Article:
you can build up the sets of different sizes in different layers. I think that it would be almost identical to CreateAllPermutations except for the addition of the AreDisjoint test. It might even be worthwhile refactoring them into a single method with an argument which is a "can these two permutations be combined?" predicate (passing AreDisjoint while building oneStep, and a method which always returns True while building S_8).

I don't see the point of CreateStepDictionary. In my opinion it would be clearer to make CreateAllPermutations take oneStep and immediately construct stepDict = {1: oneStep}

for j in range(1,i+1):
routing = routing - set(stepDict[j])

is presumably intended to be a speed optimisation, but I don't think it makes much difference. At each layer you will recover the previous layer anyway because the oneStep permutations have order 2 by construction, and so are self-inverse. (On timing it to check: removing that step takes us from 75s to 85s, but allows adding in an early return when len(routing) == 40320 which reduces the runtime to 14s).

def CreateAllPermutations(oneStep):
stepDict = { 1 : oneStep }
for i in range(1,4):
routing = set()
for p1 in stepDict:
for p2 in stepDict[i]:
if (len(routing)) == 40320: return routing

stepDict[i+1] = routing

return routing

Obviously that's a bit hacky, and the magic number should at the very least be an argument.

One possible further optimisation would be a meet-in-the-middle approach. You can find more detailed descriptions of the principle in the context of e.g. Rubik's cube solving, but here's the basic idea. You want to find the least n such that starting with the generators in oneStep you generate the (finite) group G (here S_8). For the sake of simplicity, let's assume that the identity element e is in oneStep. Then we're looking for n such that for each element u in G there is a sequence g_1 * g_2 * ... * g_n = u.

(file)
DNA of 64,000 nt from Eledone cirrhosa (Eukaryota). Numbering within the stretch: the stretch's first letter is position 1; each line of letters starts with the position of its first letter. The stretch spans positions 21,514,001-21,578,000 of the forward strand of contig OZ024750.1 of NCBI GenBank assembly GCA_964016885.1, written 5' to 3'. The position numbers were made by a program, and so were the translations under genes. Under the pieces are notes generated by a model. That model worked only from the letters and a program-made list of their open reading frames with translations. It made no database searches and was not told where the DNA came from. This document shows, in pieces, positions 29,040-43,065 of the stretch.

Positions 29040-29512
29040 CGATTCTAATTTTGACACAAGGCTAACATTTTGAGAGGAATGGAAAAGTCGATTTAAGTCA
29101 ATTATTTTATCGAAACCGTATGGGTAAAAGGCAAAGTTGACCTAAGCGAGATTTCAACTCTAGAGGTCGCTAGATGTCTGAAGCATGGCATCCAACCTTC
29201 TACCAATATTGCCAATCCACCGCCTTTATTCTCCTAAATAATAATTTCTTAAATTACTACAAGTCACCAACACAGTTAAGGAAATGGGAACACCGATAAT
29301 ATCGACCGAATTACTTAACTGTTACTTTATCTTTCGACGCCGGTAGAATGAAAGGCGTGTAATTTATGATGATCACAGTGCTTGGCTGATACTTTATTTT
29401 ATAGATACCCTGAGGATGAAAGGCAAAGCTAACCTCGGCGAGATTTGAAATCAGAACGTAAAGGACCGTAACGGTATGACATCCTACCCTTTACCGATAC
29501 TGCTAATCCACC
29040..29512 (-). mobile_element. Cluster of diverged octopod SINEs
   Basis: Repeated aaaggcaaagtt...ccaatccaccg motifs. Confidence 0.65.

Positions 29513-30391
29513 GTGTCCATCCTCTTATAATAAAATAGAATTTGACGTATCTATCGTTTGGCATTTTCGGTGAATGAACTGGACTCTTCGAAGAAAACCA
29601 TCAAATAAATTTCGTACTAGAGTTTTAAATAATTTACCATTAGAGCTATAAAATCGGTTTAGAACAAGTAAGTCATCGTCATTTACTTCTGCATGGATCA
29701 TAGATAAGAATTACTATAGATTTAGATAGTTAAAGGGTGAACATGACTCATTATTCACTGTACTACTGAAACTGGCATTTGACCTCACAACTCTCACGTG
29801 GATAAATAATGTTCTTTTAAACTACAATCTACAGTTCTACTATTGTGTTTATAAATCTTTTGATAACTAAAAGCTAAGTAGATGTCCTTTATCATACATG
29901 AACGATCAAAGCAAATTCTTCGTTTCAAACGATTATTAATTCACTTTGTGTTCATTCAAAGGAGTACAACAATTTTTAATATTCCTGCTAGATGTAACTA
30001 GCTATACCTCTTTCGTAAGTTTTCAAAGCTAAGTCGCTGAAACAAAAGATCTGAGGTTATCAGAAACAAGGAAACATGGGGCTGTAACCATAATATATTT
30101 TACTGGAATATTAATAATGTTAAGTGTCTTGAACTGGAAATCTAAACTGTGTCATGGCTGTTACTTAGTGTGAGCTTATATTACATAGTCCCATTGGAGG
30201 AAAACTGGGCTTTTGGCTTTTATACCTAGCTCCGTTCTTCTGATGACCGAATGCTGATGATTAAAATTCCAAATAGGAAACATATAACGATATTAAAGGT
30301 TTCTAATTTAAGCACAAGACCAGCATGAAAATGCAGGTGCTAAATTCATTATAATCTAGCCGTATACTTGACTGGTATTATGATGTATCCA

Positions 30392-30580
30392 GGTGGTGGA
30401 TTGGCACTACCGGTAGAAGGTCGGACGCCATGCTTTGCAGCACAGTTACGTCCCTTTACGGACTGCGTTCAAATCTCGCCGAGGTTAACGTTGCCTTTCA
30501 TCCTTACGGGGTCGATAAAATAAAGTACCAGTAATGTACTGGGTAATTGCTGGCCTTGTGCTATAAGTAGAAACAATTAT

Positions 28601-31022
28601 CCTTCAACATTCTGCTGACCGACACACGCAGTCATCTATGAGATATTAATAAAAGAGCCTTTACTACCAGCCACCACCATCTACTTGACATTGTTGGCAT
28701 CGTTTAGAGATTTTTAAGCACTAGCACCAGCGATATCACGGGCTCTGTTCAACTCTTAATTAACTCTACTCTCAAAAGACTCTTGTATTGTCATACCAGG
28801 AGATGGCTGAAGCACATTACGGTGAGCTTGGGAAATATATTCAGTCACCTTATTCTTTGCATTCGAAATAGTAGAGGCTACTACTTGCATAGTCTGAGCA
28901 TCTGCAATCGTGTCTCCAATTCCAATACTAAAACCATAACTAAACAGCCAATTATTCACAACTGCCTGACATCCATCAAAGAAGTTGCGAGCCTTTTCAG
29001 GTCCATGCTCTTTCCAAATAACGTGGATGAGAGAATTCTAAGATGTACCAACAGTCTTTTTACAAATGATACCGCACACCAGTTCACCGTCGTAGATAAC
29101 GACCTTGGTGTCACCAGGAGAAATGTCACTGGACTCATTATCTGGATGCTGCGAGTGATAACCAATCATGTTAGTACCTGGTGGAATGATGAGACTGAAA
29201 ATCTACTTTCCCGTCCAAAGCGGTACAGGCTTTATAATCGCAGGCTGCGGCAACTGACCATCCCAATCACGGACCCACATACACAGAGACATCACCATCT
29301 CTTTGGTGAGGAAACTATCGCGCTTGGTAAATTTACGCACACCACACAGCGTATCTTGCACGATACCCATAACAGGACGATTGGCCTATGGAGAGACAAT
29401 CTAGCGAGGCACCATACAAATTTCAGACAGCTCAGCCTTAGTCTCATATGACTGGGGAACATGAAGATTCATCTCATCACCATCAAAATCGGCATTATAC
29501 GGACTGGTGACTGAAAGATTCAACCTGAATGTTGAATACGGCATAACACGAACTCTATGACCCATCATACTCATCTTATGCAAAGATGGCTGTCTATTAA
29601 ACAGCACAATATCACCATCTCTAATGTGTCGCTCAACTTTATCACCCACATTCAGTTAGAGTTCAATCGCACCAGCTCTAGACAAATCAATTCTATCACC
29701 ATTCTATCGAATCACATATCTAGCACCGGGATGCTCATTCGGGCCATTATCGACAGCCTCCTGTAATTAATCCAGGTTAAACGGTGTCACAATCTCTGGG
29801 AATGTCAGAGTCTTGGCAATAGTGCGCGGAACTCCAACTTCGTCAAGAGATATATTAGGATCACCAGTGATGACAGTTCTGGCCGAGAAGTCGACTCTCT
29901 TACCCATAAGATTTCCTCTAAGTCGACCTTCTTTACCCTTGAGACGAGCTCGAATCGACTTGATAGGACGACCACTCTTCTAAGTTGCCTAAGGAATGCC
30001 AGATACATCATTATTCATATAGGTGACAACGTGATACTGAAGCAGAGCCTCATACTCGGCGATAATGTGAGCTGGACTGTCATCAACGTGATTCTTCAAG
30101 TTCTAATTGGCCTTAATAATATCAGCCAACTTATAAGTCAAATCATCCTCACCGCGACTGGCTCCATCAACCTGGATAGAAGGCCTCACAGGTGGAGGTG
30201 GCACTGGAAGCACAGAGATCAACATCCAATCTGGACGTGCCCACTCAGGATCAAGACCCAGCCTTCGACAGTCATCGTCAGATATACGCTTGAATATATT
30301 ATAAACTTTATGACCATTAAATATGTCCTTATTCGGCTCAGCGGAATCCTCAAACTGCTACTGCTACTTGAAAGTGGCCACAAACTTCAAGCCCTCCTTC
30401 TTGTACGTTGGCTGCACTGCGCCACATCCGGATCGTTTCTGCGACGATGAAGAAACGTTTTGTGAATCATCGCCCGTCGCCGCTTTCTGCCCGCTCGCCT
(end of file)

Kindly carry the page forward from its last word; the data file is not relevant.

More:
The approach you're currently using builds up these sequences from one end. But you could equally well build them up from the other end. g_1 * g_2 * ... * g_n = u can equally well be written g_1 * ... * g_i = u * g_n^{-1} * ... * g_{i+1}^{-1} (and in this case, since each generator is self-inverse, g_1 * ... * g_i = u * g_n * ... * g_{i+1}).

That leads to the more complicated (and not tested - beware!) but perhaps more efficient

def CreateAllPermutations(oneStep, fullGroup):
targetSize = len(fullGroup)
stepDict = { 1 : oneStep }
for i in range(1,4):
routing = set(stepDict[i])
if len(stepDict[i]) * 2 < targetSize:
for p1 in stepDict:
for p2 in stepDict[i]:
if (len(routing)) == targetSize: return routing
else:
# Not-yet-found elements of fullGroup
diff = set(fullGroup) - stepDict[i]
for p1 in stepDict:
for p2 in diff:
if (stepDict[i].contains(p2 * p1)):